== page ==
Officials in state capitals across the country are bracing for a spillover from last week’s violent assault on the U.S. Capitol, with legislatures already becoming targets for protesters in the tense days around the inauguration of the incoming president, Joseph R. Biden Jr.
Gone is a large measure of the bonhomie that usually accompanies the annual start of the legislative season, replaced by marked unease over the possibility of armed attacks and gaps in security around statehouses that have long prided themselves on being open to constituents.
“Between Covid and the idea that there are people who are armed and making threats and are serious, it was definitely not your normal beginning of session,” said Senator Jennifer A. Jordan, a Democratic legislator in Georgia who watched the police officers assembled outside the State Capitol in Atlanta on Monday from her office window. “Usually folks are happy, talking to each other, and it did not have that feel.”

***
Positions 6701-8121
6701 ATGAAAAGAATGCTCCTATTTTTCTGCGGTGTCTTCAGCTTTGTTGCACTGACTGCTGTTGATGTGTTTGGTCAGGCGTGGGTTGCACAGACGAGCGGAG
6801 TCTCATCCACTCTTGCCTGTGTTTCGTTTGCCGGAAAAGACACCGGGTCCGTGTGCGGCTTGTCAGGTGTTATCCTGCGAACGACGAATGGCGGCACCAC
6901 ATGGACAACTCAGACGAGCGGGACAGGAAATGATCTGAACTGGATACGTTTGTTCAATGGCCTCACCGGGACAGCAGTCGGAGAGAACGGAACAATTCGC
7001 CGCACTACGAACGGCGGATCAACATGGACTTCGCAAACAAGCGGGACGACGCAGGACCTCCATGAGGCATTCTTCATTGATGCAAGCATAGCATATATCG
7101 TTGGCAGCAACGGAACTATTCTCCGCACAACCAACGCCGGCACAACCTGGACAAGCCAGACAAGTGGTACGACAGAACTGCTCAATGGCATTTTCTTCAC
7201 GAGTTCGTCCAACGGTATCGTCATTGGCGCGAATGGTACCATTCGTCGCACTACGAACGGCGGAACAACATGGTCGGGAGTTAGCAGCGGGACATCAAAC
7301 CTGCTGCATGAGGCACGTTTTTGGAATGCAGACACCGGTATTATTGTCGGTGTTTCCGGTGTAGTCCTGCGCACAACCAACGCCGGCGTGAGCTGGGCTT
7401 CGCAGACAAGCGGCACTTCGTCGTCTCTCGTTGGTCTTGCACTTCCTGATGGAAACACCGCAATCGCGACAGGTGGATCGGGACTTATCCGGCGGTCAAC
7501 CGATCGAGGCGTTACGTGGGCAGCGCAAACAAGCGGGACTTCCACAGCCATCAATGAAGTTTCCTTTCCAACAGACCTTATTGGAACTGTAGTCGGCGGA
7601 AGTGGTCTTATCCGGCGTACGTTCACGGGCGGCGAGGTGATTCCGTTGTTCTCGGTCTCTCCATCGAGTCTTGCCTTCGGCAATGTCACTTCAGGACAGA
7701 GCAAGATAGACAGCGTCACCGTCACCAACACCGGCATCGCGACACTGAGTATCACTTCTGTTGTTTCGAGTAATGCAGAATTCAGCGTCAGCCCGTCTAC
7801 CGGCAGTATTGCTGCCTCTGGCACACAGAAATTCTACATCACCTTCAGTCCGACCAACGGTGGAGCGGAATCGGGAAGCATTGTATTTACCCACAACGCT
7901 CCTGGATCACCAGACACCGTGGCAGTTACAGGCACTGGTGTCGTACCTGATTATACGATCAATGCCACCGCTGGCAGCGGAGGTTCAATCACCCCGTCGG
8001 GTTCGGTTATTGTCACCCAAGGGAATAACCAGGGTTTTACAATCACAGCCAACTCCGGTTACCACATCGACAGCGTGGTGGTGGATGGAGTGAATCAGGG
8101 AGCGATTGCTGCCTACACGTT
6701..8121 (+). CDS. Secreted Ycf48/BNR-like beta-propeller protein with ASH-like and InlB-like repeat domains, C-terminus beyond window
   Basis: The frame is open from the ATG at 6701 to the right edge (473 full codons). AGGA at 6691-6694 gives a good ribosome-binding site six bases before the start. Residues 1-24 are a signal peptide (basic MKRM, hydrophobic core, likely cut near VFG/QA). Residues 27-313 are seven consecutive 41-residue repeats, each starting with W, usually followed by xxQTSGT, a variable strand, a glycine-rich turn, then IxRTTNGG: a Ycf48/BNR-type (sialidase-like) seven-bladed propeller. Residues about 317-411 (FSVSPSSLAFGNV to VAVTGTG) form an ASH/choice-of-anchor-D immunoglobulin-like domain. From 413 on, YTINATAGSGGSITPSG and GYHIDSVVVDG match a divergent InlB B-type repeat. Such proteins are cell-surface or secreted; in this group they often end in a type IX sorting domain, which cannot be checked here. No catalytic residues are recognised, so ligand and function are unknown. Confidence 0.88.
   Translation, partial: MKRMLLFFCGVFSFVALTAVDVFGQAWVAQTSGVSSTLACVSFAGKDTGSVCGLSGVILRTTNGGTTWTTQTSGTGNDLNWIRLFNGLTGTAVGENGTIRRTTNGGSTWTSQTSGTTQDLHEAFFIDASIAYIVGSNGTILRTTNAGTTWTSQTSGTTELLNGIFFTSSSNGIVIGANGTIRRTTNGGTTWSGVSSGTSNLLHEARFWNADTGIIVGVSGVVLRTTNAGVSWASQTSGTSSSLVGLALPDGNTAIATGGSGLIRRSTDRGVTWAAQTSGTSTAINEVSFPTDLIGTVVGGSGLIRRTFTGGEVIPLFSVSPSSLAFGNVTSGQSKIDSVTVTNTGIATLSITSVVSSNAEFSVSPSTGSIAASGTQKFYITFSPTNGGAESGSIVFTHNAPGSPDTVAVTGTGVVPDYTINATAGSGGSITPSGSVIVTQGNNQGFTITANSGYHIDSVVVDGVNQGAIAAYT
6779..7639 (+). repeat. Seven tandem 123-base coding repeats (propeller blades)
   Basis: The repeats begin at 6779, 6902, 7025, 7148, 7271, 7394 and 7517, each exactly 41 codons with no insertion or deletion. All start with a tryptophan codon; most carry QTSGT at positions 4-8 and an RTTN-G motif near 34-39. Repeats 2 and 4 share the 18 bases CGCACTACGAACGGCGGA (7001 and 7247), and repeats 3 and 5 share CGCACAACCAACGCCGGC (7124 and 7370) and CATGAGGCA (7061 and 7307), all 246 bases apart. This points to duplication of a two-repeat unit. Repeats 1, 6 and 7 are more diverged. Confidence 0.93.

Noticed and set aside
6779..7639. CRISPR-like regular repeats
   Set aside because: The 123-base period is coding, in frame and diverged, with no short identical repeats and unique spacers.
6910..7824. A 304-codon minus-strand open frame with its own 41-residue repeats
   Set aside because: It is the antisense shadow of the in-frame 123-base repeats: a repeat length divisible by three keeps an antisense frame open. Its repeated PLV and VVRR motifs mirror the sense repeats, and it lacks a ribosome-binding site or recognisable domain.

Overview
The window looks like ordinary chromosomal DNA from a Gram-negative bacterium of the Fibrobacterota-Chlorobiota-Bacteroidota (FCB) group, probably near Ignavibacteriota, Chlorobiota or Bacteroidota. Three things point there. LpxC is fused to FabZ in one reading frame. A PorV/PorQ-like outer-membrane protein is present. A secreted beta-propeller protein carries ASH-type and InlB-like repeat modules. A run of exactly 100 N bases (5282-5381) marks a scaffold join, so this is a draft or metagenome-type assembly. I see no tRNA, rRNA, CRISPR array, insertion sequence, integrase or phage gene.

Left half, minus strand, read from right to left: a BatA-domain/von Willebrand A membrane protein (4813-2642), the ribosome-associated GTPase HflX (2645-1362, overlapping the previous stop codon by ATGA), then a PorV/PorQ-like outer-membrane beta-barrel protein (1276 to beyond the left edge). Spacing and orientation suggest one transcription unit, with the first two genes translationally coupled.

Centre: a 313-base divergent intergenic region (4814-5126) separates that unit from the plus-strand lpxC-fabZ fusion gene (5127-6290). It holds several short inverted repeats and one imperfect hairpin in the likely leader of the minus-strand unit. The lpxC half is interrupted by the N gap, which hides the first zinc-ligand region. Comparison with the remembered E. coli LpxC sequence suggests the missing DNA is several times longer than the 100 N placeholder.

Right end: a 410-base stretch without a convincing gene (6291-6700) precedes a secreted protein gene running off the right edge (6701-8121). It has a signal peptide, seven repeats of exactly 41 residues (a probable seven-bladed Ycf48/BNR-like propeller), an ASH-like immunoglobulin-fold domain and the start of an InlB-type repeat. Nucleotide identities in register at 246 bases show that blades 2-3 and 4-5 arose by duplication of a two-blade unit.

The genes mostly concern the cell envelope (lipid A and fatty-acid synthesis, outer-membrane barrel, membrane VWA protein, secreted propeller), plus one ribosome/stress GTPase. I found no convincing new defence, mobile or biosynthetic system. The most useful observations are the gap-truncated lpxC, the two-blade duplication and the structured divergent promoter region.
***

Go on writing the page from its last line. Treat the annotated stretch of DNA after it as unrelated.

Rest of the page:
Dozens of state capitols will be on alert in the coming days, following calls among a mix of antigovernment organizations for actions in all 50 states on Jan. 17. Some of them come from far-right organizations that harbor a broad antigovernment agenda and have already been protesting state Covid-19 lockdowns since last spring. The F.B.I. this week sent a warning to local law enforcement agencies about the potential for armed protests in all 50 states.